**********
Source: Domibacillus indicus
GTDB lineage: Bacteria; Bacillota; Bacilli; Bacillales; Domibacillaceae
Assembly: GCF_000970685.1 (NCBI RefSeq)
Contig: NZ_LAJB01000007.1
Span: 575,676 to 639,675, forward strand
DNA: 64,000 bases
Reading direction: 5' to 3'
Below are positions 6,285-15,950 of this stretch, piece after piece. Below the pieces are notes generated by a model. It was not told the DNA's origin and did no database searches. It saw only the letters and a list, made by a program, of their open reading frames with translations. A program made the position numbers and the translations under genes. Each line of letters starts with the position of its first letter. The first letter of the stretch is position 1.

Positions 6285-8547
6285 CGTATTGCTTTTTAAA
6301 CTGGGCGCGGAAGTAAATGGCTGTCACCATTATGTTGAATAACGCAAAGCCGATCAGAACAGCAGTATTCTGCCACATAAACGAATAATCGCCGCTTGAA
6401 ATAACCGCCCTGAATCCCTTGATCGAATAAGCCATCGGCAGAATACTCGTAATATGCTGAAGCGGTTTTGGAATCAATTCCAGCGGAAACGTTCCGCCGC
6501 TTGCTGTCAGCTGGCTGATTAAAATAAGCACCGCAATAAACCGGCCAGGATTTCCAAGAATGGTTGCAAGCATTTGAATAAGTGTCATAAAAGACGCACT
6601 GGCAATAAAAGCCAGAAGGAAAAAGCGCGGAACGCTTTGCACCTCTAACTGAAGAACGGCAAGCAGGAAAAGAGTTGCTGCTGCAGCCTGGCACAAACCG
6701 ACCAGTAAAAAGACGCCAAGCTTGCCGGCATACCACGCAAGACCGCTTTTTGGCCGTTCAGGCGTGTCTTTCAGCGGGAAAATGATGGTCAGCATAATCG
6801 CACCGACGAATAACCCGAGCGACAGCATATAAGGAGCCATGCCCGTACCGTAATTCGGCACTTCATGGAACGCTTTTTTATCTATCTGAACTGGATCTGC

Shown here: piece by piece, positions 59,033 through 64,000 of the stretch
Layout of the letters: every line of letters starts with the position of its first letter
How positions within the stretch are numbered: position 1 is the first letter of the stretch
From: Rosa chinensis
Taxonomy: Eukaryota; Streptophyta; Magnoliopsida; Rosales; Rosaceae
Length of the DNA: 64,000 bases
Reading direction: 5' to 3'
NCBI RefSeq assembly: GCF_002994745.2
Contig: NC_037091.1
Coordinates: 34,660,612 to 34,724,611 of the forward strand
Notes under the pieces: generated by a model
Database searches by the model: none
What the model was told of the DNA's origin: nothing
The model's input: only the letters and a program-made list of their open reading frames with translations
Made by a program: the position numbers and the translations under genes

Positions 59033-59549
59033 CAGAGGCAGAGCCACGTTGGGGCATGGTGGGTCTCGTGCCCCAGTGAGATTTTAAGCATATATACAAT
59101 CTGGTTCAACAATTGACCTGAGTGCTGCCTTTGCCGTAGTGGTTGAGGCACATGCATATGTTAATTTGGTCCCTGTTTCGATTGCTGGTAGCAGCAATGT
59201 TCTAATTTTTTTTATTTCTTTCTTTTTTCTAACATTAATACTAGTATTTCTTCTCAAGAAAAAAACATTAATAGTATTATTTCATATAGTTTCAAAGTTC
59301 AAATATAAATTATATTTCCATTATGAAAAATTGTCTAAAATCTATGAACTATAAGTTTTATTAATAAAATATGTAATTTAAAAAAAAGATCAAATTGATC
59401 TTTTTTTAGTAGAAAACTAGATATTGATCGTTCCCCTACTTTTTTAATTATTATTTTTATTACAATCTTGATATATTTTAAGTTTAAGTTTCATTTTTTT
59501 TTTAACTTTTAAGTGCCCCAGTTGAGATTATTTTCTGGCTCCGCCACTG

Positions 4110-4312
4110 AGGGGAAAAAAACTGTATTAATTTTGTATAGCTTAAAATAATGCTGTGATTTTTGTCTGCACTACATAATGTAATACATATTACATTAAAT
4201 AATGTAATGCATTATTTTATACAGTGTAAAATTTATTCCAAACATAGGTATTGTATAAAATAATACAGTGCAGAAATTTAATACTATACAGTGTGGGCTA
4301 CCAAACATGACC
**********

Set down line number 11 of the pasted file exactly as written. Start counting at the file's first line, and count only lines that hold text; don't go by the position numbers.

6301 CTGGGCGCGGAAGTAAATGGCTGTCACCATTATGTTGAATAACGCAAAGCCGATCAGAACAGCAGTATTCTGCCACATAAACGAATAATCGCCGCTTGAA